pgriffin4202

The Stuggle goes beyond just quitting

7 posts in this topic

This is an amazing website, I knew there were more like us somewhere. Adderall came close to ending my life. When I started taking Adderall I was a clinical nurse for a pediatric cardiac surgeon and newly divorced single mother working 12 hours a day. It was my way of coping and doing what I needed to do to survive. Unfortunately I had access to a signed prescription pad and to make a long story short I wrote and had filled 197 prescriptions over7 years before being caught. I wrote the last one September 6, 2007 and have been clean ever since. It hasn't been easy. Not staying clean as much as living with the consequences. I was the last person you would think about abusing drugs. High school cheerleader, homecoming court to graduating my university magna cum laude. I worked in Cardiovascular Intensive Care 10 years and then worked for Cardiac Surgeons as their nurse. My son was diagnosed ADD in 1st grade and told me he didn't want to take his Medicine because of the way it made me feel, so I tried it. The 1st one I took made me feel like what I had always thought normal people felt like. I struggled with major depression and anxiety my whole life and it alleviated that with the first dose. Five years later I was taking 180mgs 3-4 times a day. It's been 8 years and even though I was able to have my criminal record exponged and, get my Nursing license back without disciplinary action, I feel as though I threw my life away. I make it day to day in a very mundane office job that thank God it gave me the chance to work again and meet the requirements of the board of nursing, I am so bored. When I was able to seek employment again without restrictions and a clean criminal record, my history was always retrievable some where on the Internet and kept me from getting another job. I am thankful for having another chance at life but I can't help but feel I deserve whatever bad comes my way.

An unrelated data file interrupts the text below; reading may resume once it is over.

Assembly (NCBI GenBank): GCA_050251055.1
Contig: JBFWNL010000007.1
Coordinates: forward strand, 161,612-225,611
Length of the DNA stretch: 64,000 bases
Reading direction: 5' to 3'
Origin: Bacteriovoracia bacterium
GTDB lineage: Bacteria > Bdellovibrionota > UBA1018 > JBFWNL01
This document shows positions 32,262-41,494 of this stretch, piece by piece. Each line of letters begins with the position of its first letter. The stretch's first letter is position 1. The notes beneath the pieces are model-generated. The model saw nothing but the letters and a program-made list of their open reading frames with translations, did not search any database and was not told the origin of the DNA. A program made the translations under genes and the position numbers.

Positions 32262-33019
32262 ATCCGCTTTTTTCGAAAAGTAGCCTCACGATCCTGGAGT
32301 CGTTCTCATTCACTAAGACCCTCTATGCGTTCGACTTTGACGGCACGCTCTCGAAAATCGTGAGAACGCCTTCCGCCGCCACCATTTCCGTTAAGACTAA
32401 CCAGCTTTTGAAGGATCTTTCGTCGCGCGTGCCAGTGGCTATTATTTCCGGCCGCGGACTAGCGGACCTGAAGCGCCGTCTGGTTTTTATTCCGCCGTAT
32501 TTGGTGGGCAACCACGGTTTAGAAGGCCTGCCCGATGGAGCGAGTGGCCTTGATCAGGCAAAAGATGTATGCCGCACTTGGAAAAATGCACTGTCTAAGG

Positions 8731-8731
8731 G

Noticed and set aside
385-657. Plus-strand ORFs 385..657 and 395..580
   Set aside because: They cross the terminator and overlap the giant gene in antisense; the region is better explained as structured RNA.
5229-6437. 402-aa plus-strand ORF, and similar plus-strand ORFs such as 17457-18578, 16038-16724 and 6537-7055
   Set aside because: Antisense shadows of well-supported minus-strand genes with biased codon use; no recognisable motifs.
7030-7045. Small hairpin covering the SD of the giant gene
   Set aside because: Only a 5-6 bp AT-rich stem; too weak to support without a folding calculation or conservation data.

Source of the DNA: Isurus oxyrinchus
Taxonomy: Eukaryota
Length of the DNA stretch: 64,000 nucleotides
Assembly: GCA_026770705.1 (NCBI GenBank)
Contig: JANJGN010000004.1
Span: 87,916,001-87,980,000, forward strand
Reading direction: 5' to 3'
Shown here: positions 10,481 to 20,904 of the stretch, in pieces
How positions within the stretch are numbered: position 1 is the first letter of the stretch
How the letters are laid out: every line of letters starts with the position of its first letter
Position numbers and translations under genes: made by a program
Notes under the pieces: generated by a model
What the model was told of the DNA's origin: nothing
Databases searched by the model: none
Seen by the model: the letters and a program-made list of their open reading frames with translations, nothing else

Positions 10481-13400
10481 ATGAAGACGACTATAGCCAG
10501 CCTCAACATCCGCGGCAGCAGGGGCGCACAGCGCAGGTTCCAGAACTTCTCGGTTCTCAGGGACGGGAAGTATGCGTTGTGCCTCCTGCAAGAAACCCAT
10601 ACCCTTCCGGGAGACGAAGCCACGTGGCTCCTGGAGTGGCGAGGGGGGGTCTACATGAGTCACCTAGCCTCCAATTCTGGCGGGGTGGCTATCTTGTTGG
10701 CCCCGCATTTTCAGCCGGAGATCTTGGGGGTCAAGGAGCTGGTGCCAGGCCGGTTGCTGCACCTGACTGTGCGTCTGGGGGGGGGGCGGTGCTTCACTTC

Regrets and shame serve no purpose, but for me they are always there no matter how much therapy I have. Fortunately I have made the most genuine friends I have ever had that have also struggled with addictions. For me they are my lifeline. Even though I still struggle with depression, I am present for my family and have been there in times of crisis which I never could never do during my later years on adderall. I do the best I can to stay grateful and work with other nurses going through what I have been through. If I can keep one person from experiencing what happened to me, it was all worth it.

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Quitting is an event.  I quit at midnight on June 3, 2011.   Recovery is the process by which you heal your mind and body from this awful addiction.  I don't like to admit it, but I feel like I am still recovering.

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 If I can keep one person from experiencing what happened to me, it was all worth it.

 

I clung to this so tightly.  It was my precious silver lining during the period of black despair when I was waking up to the stupidity of my destructive choices.

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Thank you for sharing your story! I just found this site and it is SUCH a relief to know that there are others like me out there. Sending you love.

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